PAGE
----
• Are people still hungry? Yes.
  • Are there still homeless children on our streets? Yes.
  • Is the environment still in danger of going up in smoke? Yes.

The list goes on and on. There is still significant unmet need. If we’re going to realizing our vision of a better world, we have to grow in order to meet his need.

Although we’re making a comeback from our 2008 ‘hiccup’, the report estimates we still have six to seven years to go before we hit pre-recessionary levels (adjusted for inflation, mind you). Cramped influx of capital with high unmet need. It’s kind of a conundrum.

Broken record alert: we’re only retaining 3 out of 10 donors. I feel like there’s a connection between this stat and the charts/graphs in the Giving USA Report and the aforementioned conundrum. If we can make headway on retention, imagine what that would do in terms of growth! Makes my heart palpitate.

Smart growth is complicated. Expanding and deepening engagement is complicated. I’ll give you that. But as I was sitting there this morning, I couldn’t help but think how much we’re under-utilizing a really cheap asset–language.

We’re using words anyway (at an average rate of 15,000 per day). If we made them count more, how much would that help with retention? With meeting unmet need? With engaging more people at a deeper level in this thing called philanthropy? Even if all we did was fixed our pitches, what impact would that have?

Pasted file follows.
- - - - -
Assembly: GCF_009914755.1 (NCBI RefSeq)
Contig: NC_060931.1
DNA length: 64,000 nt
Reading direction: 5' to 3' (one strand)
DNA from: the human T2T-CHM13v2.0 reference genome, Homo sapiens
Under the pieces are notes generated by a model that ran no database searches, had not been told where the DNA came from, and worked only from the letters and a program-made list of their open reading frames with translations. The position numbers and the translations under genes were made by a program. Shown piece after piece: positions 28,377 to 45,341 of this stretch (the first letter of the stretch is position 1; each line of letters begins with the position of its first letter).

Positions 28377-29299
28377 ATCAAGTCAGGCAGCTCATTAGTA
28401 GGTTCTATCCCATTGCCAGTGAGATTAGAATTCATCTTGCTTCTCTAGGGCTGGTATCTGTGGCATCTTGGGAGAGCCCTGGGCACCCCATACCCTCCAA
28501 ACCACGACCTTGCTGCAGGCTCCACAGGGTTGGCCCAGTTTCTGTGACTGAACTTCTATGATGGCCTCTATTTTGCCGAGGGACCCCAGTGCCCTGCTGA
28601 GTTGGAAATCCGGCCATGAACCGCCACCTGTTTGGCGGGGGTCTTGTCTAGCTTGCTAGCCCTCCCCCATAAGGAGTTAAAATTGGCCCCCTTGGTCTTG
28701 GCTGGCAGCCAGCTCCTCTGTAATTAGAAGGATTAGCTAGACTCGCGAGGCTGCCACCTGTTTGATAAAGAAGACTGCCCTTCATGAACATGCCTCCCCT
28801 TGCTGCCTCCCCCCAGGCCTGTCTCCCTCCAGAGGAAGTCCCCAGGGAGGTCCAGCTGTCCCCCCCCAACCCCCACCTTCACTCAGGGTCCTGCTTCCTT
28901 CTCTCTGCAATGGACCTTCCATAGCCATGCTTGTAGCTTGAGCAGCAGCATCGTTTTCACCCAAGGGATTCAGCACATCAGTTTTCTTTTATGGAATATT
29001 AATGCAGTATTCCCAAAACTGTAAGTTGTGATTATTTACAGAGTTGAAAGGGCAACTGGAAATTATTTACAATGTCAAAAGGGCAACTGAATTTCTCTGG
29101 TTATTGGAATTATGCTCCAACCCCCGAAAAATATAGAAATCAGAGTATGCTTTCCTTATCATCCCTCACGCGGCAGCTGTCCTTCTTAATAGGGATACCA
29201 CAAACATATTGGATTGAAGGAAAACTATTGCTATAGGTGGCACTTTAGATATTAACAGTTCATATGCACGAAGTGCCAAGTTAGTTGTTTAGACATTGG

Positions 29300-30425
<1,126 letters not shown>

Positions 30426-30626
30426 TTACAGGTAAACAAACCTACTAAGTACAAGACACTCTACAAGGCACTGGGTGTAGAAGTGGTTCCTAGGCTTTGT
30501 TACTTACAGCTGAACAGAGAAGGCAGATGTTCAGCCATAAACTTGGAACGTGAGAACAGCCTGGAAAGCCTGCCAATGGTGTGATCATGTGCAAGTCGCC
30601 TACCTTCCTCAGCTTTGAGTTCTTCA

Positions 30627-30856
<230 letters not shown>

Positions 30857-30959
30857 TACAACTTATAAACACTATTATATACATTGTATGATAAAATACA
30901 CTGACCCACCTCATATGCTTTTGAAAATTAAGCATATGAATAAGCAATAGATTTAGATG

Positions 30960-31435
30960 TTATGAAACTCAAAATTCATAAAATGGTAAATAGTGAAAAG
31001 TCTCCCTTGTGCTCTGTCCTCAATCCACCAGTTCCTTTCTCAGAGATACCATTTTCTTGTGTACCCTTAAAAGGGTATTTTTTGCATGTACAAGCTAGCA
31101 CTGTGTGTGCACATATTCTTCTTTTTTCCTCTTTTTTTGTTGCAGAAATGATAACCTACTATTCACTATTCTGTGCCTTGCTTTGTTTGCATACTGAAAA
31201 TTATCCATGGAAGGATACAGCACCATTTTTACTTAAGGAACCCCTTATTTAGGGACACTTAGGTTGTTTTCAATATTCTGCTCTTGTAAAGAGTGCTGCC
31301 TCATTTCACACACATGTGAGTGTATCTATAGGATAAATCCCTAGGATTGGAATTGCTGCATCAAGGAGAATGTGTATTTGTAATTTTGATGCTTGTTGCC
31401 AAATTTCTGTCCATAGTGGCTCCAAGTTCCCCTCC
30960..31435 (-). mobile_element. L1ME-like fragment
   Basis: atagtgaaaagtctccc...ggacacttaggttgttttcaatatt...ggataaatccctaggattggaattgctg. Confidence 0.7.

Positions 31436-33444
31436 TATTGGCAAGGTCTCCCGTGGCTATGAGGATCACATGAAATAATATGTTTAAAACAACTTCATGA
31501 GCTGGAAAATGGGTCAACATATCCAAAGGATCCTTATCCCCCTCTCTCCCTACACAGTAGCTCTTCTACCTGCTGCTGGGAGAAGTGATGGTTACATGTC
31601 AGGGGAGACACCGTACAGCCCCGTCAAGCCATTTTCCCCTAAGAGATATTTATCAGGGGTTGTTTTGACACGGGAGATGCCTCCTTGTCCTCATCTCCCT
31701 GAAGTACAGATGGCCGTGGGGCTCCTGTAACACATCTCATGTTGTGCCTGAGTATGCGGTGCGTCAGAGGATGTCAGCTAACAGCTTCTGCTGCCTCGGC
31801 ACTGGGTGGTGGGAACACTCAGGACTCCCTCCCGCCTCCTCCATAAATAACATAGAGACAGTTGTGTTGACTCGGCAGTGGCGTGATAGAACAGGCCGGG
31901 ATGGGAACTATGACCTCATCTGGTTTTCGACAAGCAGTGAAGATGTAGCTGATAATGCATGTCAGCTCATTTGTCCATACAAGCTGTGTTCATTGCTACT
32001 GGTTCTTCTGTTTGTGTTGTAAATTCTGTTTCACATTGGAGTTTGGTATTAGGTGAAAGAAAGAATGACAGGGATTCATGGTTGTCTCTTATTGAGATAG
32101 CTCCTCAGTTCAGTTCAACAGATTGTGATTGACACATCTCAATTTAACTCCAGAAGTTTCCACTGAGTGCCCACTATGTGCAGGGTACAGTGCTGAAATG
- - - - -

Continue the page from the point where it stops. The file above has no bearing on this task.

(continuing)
I wonder. I really, truly do.



Charity or Philanthropy: take your pick

Charity and Philanthropy: both bring light to the world

Here’s a question during this season of giving: If you volunteer at the local food bank or toss coins into the Salvation Army bucket, are you being charitable or philanthropic?

Last year at this time, Aktkar Badshah, who heads up Microsoft’s Corporate Citizenship office, spoke at AFP Washington’s Annual Meeting. He made an interesting distinction between charity and philanthropy. It’s a distinction that I’ve been mulling over for twelve months now. It may seem like quibbling over semantics but I think it’s worth getting clear on this distinction as you head into the final throes of 2011.

Akthar explained that charity is an individual act that benefits the community at large whereas philanthropy increases the well-being of human kind. In this construct, charity is shorter term and, it would seem, lower impact whereas philanthropy is longer term and higher impact.

This is not to say there’s anything wrong with charitable acts. Quite the contrary! They add up to a philanthropic culture and that’s what we’re going for, i.e. enough charitable acts eventually lead to wide-scale impact, or philanthropy.

During this time of year when your supporters have doing good on the brain, the question is: are you creating opportunities for charity or fueling philanthropy? Depending on your goals, either is fine. Just be clear on which one it is.

Do you communicate as effectively as you think?


Do you communicate as effectively as you think?